This is certainly the most information I've ever seen on the issue of seeding with Beta VI. Very interesting.


I'm jealous, not only have I not received my copy, which was ordered from amazon a month and a half ago, it will take me another few weeks to get it to Israel.

So I think a summary on beta VI crystals should follow in some forum. If I read you correctly, what you are saying is by using beta VI crystals to temper, applying high shear and sufficient cooling will produce stable V crystals.

It seems that the issue of melt may or may not be related. I've experimented with several different mold dimensions and also the size of pieces eaten to try and pin down texture. Besides, conching, proper tempering,a certain amount of aging, the amount of chewing will also determine the quality of melting. Since VI has a higher melting point I'd imagine the texture to be different (my association with waxy chocolate is compound chocolate from my youth).I 've noticed that my chocolate in the winter is different that it was several months ago. I also was recently told that Hershey's had different formulas for their chocolate based on the seasons as well.

All the best
Thanks for the link. I hadn't considered what might occur as a result of mixing in the fermented acids into the bar.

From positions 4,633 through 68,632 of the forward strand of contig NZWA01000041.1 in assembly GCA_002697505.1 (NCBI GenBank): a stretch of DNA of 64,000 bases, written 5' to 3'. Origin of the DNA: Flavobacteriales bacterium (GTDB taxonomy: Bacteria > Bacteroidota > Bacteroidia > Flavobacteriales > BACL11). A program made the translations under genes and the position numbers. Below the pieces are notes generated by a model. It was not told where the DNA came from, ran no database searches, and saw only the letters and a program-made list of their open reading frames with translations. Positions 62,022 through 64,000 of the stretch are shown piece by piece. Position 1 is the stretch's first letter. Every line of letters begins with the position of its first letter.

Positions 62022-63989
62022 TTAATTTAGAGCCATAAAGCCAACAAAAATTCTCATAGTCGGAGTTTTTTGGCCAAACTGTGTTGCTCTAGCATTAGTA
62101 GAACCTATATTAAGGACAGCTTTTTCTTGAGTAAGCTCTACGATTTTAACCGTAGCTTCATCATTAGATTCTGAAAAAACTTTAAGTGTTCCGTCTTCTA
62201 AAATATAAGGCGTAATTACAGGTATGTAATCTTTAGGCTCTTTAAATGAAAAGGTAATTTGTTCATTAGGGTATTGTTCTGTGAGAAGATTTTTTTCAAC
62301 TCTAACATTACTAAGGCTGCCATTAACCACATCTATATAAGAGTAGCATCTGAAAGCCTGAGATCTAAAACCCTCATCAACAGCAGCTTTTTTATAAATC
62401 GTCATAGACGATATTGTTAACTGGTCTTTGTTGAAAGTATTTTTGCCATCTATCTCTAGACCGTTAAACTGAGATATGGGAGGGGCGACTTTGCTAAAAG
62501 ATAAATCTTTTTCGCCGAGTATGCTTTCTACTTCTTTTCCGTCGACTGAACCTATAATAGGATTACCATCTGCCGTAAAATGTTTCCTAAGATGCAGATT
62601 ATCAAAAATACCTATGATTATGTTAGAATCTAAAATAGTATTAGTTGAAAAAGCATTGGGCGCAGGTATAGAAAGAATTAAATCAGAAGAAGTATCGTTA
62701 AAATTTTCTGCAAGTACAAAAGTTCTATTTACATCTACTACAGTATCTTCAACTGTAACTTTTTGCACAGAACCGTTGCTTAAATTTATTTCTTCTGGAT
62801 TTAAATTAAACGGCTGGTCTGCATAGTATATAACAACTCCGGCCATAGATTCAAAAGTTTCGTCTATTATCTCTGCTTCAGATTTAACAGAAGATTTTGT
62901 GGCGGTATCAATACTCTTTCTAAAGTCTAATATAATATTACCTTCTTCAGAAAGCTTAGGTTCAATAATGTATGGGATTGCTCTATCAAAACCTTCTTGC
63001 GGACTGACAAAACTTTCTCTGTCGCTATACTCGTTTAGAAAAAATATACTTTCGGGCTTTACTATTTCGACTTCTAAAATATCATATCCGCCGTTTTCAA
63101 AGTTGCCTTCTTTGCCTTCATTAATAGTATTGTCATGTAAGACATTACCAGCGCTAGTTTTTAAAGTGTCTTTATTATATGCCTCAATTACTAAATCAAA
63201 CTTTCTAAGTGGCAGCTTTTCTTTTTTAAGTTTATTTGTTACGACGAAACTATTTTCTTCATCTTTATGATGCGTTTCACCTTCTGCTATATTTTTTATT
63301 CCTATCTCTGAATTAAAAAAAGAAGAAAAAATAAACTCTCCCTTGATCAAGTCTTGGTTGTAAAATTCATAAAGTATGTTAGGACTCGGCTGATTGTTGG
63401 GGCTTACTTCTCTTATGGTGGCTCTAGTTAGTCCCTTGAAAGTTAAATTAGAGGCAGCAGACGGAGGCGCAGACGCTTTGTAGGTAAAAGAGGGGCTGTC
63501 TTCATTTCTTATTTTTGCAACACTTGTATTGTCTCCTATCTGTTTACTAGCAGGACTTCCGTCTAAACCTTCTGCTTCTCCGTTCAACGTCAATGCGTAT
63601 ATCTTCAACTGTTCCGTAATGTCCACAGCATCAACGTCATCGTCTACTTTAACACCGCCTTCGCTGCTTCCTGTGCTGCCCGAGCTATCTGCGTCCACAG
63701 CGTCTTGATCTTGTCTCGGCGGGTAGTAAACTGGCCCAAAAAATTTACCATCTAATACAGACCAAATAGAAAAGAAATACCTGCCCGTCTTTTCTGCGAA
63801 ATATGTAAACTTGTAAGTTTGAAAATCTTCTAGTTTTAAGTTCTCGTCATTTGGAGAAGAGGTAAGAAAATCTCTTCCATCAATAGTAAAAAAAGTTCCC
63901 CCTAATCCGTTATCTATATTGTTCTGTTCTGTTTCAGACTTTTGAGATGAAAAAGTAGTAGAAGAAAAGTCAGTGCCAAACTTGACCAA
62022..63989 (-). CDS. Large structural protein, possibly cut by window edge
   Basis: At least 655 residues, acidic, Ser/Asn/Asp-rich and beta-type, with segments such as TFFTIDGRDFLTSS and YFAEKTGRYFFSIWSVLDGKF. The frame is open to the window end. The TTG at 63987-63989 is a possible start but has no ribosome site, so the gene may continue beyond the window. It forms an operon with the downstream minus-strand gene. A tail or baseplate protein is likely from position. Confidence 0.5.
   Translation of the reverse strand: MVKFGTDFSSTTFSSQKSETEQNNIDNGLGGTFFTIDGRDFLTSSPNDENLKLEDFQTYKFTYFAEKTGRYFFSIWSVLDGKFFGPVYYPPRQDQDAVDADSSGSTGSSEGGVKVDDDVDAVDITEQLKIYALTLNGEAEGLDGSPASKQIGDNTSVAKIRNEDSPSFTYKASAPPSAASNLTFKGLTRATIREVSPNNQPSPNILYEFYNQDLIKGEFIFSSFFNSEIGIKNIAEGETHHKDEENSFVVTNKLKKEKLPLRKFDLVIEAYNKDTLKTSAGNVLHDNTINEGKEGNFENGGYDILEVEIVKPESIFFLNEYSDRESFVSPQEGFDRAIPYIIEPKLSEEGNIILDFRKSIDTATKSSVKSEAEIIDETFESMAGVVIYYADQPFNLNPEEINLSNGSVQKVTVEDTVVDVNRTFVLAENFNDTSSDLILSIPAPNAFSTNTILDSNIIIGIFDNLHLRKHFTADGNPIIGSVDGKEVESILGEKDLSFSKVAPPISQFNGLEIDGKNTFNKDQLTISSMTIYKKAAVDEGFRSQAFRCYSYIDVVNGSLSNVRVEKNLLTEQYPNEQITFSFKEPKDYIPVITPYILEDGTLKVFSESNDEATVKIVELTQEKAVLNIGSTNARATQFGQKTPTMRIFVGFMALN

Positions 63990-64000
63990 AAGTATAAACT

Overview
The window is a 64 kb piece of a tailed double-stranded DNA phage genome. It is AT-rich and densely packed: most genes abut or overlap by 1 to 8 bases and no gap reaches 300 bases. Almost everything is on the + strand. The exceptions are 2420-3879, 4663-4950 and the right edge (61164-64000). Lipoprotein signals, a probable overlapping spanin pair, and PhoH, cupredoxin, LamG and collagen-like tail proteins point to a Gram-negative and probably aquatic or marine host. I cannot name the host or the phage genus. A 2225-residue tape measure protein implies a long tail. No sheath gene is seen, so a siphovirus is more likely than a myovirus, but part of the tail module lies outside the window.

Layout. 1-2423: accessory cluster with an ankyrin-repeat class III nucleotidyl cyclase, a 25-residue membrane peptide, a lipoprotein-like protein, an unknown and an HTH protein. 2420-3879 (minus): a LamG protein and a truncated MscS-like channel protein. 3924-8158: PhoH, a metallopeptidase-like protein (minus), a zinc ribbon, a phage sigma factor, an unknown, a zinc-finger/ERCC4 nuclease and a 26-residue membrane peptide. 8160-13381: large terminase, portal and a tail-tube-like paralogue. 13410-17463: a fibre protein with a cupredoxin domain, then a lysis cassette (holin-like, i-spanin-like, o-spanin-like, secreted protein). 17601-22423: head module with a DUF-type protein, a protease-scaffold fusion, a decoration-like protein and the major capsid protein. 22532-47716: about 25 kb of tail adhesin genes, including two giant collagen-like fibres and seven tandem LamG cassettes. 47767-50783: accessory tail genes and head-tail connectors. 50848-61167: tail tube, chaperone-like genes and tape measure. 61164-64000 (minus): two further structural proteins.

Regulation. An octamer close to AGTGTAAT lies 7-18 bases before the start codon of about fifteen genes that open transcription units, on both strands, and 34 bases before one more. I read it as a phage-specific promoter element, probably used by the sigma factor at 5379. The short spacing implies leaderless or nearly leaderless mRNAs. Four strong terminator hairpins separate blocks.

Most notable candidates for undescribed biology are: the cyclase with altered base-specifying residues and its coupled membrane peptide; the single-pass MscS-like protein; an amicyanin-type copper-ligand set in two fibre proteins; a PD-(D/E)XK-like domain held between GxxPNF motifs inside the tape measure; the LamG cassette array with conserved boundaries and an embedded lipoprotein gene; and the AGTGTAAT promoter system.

I have some Ocumare chocolate that I haven't touched for about 8 months in a glass container + plastic lid and so far it seems to have just gotten "flatter." It just doesn't have the same punch in once had. Maybe I'll give it a go on more of a schedule, set aside some chocolate and taste it on a monthly basis.

Great quote. I had been going a similar line of thinking regarding aging and conching (I'm guessing the part of conching which is intended to drive off volatiles and not really so much of fat dispersion/coating and particle shape molding). That aging seemed to be a way to compensate for unwanted flavors caused by an earlier step in the process (acidity / astringency from fermentation). But, it seems that there is more going on.
As for oxidation, it seems then a vacuum packed chocolate may not age as well? What do you store your chocolate in?
Also, thanks for the info regarding re-tempering. The changing of the fat crystals had me wondering whether it was a good thing or bad. So do you recommend to eat chocolate as soon as possible after it has been properly re-tempered?

One other thing that keeps coming to my mind is that the beans are roasted, similar to coffee and other seeds and nuts. With these other roasted products, aging only causes the loss of the desired roast flavor. Does aged chocolate undergo a change in its roast flavor?

What would the difference with ageing and not storing chocolate correctly in airtight bags? wouldnt it age if stored improperly, but within the proper temp and humidity of course.